A typical example for this is a class and subclass: at a glance the issue is happened due to a bad implementation of a subclass, but actually it is due to the parent class’ implementation. In this case fixing the subclass can only avoid the same issue happening, but it still may happen in another inherited subclass.
5. Remediate issues
Now that you can fix(or ask the vendor to fix) the issue. If you’re not really sure how to fix it in this step, it means you haven’t analyzed enough in the previous step. In that case you should go back to see “what actually happened” and “what caused the issue”.
You fixed it yet? Congrats! But the remediation after finding issues is not just a fix in source code. At least, the test cases should be added not to make it happen again.
Fuzzing will never finish; after the first work consider how you can introduce fuzzing sustainably in your team so that the quality of your software improves continuously without degradations.
Integrating the fuzz-tests into your CI procedure might help, but I don’t recommend it because it means anyone who pushed codes can face the robustness issue, which can be a nightmare for those who are not familiar with it. If you’re in small and well-organized team where every member knows the whole codes it is good idea, though.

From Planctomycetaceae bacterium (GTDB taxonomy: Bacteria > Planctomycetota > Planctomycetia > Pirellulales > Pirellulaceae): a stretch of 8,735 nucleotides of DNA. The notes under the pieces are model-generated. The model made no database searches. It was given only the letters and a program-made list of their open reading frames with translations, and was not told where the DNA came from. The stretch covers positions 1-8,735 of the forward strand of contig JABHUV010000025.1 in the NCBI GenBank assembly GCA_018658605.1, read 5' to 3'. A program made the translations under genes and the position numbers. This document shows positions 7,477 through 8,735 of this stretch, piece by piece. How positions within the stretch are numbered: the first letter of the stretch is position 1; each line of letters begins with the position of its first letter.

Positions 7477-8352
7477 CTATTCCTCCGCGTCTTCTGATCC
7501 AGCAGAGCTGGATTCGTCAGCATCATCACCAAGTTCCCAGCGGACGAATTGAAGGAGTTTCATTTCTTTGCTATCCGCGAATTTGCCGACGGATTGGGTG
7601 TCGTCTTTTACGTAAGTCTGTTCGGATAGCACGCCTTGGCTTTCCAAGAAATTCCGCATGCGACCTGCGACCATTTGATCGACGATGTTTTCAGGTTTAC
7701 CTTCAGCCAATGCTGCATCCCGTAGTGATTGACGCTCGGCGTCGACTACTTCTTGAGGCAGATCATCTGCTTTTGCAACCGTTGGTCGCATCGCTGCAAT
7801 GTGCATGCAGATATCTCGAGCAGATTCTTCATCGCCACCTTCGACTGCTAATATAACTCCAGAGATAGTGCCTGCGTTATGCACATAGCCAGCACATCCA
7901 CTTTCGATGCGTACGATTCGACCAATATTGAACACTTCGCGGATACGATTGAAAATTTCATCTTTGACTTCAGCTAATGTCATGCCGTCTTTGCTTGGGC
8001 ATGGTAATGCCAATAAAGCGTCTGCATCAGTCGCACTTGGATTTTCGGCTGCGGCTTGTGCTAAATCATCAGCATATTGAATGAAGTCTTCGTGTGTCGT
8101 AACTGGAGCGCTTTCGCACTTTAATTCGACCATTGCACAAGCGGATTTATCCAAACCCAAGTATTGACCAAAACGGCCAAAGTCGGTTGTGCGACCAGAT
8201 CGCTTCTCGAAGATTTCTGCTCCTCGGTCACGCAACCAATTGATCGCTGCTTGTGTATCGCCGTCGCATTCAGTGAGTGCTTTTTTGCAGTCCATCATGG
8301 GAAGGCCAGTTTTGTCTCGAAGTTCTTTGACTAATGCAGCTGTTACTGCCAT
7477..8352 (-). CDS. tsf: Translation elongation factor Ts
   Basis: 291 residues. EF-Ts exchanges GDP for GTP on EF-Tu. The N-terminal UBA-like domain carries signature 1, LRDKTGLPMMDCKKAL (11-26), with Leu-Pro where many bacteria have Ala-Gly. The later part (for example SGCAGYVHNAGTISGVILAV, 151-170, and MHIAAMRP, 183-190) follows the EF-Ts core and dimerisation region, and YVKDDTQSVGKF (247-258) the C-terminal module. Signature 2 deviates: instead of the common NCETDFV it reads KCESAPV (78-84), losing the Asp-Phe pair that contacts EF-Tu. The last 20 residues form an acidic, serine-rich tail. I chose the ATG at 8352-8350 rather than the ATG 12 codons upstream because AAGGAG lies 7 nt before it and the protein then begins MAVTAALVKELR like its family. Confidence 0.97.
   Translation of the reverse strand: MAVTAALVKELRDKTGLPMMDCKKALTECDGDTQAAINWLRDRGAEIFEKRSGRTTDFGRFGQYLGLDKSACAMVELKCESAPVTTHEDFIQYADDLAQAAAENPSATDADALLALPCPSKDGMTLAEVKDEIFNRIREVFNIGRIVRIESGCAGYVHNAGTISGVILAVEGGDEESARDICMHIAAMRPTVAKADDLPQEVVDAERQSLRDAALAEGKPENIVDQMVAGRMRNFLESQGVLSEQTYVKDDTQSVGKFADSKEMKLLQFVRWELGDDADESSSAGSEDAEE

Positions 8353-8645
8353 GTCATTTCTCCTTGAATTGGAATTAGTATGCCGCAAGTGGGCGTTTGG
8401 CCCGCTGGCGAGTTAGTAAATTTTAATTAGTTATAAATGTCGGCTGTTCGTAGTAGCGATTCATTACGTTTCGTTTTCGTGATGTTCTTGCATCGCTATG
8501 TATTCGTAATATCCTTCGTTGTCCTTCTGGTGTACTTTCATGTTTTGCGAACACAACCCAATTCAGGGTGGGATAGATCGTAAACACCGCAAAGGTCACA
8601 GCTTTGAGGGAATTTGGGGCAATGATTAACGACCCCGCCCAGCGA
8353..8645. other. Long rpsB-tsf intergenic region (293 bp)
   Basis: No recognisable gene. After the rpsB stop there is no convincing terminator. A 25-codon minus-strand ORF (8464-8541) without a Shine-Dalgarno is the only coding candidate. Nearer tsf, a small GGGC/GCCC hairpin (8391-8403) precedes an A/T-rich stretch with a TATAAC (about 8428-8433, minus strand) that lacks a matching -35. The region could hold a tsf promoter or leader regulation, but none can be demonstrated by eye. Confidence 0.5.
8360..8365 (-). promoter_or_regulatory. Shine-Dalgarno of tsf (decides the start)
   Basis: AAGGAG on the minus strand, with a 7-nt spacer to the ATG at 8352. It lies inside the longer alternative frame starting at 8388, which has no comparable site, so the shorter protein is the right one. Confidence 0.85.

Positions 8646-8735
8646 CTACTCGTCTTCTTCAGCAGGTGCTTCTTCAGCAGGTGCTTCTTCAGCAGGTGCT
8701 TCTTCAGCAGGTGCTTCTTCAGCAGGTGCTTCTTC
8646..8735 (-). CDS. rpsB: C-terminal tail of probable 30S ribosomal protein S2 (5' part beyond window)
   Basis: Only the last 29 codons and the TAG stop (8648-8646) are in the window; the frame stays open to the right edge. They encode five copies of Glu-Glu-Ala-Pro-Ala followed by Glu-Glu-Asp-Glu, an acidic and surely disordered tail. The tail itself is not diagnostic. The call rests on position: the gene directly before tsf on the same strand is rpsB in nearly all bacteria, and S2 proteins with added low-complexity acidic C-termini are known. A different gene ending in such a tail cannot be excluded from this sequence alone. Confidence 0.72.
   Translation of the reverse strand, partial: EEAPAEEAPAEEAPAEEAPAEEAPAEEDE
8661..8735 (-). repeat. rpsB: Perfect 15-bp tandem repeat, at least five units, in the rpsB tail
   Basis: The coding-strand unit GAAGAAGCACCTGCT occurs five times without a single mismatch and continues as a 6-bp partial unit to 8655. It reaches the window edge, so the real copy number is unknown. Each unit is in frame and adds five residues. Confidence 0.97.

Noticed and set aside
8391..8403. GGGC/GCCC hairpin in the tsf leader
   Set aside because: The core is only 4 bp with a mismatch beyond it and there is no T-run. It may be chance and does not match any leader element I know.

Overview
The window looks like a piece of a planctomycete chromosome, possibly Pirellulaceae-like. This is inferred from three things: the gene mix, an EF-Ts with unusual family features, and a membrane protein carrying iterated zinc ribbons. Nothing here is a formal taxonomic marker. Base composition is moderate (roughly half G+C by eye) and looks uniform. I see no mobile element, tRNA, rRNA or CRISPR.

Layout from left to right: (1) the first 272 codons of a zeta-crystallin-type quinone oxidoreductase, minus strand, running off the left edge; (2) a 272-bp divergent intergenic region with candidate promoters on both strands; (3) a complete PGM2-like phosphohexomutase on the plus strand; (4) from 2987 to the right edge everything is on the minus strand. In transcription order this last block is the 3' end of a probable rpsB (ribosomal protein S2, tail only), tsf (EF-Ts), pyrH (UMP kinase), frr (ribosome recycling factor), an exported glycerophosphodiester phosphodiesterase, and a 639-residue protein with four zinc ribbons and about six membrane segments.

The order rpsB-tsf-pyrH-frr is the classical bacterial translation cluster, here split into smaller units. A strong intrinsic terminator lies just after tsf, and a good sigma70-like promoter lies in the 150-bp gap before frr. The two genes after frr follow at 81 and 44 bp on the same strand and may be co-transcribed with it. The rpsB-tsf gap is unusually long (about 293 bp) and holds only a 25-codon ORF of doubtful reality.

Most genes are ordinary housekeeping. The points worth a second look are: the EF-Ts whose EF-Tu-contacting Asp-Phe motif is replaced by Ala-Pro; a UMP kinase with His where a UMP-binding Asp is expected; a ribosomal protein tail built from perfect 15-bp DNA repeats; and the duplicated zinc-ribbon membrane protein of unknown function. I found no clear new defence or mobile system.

Here is the example of most popular ones, but as each fuzzer has different goals, please look for the one that fits your situation by yourself. Awesome-Fuzzing: the curated list of fuzzing resources, can be your good partner. (Oh… there must be blog posts better than mine!)
Generic Standalone Fuzzer
- american fuzzy lop: A security-oriented fuzzer that employs a novel type of compile-time instrumentation and genetic algorithms to automatically discover clean.
- radamsa: A general purpose fuzzer and test case generator.
- Peach Fuzzer: Framework which helps to create custom dumb and smart fuzzers.
- libFuzzer: A library for coverage-guided fuzz testing.
- go-fuzz: A coverage-guided fuzzing solution for testing of Go packages.
- sulley: A pure-python fully automated and unattended fuzzing framework.
Even for those who have some networking equipment purchased, fuzzing can be useful to improve your service continuity. There are some open-source software for fuzzing like ones listed above, but if your equipment uses minor protocols, it is good idea to use commercial products like Defensics (by Synopsys), a de-facto standard commercial fuzzer which supports a lot of protocols.
There are also some other fuzzer products and services, which meant to be more domain-specific. For example in mobile networking, P1 Security and Security Research Labs are the big players. In many cases this kind of companies also provides one-shot security testing service including fuzzing. Trying the service before starting tests by yourself might be good choice, especially if you don’t have employees familiar with such tests.
For more specific fuzzer categorization(coverage-guided, etc.) and the technologies/algorithms used, I’ll publish another article in the future hopefully.